Two more general tendencies should also be highlighted. Firstly, the trend continues toward bigger and bigger (in length, if not in content) storylines. Hence why almost everything I’ll mention here is a chapter, rather than a story – the stories have in most cases swollen to absorb whole chapters, and sometimes more (obviously, the two big arcs here are each divided into two chapters). Secondly, and as a consequence, the tone of the comic is evolving in a peculiar way. There is still rapid modulation between tonalities, but because each unit is now larger, it feels, to me, less like being showered with random foodstuffs by a high-power watercannon, and more like just being boringly commanded to eat brussel sprouts in the middle of desert. Opinions may vary, but personally I preferred the whiplash to the ‘why can’t we just get back to the good stuff’ frustration.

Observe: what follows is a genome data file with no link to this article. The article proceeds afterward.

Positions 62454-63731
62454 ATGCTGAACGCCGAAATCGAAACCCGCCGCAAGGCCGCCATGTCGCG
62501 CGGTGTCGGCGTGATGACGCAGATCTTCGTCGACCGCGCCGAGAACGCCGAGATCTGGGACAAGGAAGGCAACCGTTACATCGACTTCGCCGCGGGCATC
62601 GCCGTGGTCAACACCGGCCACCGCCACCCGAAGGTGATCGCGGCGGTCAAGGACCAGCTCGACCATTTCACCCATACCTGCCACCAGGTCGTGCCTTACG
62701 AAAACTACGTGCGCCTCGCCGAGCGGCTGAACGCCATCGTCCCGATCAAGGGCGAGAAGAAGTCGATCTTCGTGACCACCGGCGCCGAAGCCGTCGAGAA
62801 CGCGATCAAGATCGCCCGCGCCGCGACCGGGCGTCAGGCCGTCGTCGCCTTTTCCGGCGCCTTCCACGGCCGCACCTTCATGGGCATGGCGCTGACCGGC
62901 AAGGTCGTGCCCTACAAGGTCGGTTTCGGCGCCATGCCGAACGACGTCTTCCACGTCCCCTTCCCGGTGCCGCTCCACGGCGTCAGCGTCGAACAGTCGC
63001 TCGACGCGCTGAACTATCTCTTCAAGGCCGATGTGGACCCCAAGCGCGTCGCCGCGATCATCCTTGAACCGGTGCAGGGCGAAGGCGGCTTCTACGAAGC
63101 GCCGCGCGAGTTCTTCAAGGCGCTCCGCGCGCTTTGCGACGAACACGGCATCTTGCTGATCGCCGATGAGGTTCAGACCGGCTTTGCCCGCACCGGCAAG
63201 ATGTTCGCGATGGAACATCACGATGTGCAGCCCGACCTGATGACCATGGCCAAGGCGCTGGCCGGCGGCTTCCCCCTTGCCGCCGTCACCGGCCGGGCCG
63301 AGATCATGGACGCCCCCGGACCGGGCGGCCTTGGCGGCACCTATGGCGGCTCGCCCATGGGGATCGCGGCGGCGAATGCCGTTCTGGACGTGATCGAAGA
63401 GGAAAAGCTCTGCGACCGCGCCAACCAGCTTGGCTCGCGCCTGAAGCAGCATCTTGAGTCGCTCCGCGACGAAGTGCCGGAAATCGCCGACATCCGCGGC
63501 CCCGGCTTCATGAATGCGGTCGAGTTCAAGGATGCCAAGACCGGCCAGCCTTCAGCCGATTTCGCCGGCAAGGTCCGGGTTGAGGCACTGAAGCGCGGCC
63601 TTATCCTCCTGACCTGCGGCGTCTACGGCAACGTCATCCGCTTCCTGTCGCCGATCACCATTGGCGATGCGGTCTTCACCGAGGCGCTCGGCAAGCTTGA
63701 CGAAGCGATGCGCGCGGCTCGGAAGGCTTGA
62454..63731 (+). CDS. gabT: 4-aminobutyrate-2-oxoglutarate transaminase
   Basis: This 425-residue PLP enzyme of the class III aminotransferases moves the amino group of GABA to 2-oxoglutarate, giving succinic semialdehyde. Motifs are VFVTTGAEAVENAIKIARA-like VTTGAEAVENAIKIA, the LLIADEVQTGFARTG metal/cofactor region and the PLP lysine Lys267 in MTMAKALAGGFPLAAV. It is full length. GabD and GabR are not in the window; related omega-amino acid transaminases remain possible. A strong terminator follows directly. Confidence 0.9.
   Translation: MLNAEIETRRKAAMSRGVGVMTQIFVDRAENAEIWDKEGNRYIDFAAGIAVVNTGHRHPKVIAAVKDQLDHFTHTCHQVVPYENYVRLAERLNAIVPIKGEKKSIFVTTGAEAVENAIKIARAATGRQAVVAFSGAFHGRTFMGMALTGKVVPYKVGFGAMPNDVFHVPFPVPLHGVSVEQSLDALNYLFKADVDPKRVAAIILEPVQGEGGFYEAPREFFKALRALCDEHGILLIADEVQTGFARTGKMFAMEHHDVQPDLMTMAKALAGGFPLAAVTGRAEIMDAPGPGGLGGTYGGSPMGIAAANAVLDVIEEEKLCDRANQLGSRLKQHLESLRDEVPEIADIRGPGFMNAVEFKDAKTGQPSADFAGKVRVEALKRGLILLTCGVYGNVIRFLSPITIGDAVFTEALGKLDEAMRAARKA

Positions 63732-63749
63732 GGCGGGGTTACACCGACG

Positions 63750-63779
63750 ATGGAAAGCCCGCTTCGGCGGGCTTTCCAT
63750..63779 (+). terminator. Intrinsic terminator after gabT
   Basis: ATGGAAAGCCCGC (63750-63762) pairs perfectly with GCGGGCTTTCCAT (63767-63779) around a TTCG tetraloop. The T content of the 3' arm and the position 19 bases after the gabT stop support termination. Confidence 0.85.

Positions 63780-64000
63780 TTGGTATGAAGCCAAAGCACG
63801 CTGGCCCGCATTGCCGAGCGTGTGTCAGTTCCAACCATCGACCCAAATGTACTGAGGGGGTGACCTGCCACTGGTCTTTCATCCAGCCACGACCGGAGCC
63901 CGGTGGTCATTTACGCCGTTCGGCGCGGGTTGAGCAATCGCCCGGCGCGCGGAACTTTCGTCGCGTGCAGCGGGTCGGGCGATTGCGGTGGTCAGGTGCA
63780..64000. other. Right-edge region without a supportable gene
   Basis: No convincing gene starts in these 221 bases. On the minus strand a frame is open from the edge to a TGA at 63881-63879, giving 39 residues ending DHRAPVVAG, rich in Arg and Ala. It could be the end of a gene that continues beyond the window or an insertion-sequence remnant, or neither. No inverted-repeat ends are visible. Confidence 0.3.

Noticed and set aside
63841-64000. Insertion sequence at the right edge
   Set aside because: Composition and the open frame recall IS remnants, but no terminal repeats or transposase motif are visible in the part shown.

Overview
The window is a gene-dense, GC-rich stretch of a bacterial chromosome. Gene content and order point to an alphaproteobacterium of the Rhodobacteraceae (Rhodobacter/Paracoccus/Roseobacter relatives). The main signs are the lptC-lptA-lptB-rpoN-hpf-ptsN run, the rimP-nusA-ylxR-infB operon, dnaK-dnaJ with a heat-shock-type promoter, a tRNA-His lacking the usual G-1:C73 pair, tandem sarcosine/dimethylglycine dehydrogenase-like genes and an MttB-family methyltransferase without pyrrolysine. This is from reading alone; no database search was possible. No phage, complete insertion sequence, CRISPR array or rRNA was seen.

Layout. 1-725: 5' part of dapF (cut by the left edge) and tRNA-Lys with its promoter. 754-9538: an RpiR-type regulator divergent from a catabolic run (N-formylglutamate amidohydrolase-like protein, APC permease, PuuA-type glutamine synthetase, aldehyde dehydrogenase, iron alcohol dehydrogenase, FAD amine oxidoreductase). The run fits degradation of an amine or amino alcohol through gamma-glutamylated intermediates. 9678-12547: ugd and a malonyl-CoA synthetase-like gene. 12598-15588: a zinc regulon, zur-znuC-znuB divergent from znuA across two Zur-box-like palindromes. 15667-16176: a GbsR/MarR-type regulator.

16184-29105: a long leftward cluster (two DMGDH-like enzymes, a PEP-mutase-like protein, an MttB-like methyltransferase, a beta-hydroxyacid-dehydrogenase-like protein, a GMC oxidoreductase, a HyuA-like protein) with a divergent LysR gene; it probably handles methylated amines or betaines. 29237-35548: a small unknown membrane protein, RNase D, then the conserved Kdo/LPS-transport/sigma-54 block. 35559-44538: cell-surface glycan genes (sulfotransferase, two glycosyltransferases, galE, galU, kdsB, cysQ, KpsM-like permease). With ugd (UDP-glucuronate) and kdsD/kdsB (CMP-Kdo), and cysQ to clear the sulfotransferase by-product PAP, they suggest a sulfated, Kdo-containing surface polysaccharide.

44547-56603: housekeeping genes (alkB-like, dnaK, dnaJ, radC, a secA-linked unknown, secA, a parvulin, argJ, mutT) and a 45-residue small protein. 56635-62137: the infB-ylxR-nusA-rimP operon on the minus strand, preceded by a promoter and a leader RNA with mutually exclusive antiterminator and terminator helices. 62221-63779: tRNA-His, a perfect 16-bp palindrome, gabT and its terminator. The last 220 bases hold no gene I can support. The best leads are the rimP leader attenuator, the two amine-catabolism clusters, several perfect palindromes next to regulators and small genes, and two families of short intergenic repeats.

So. The big two. Well, “That Which Redeems” (TWR) and “Oceans Unmoving” (OU) have a lot in common. Both are epic. Both are focused on a single character cut off from everyone else. Both have to introduce large new casts. Both are continuations of long-running storylines that began way back in 1997 – and TWR at least was apparently planned right from that first moment.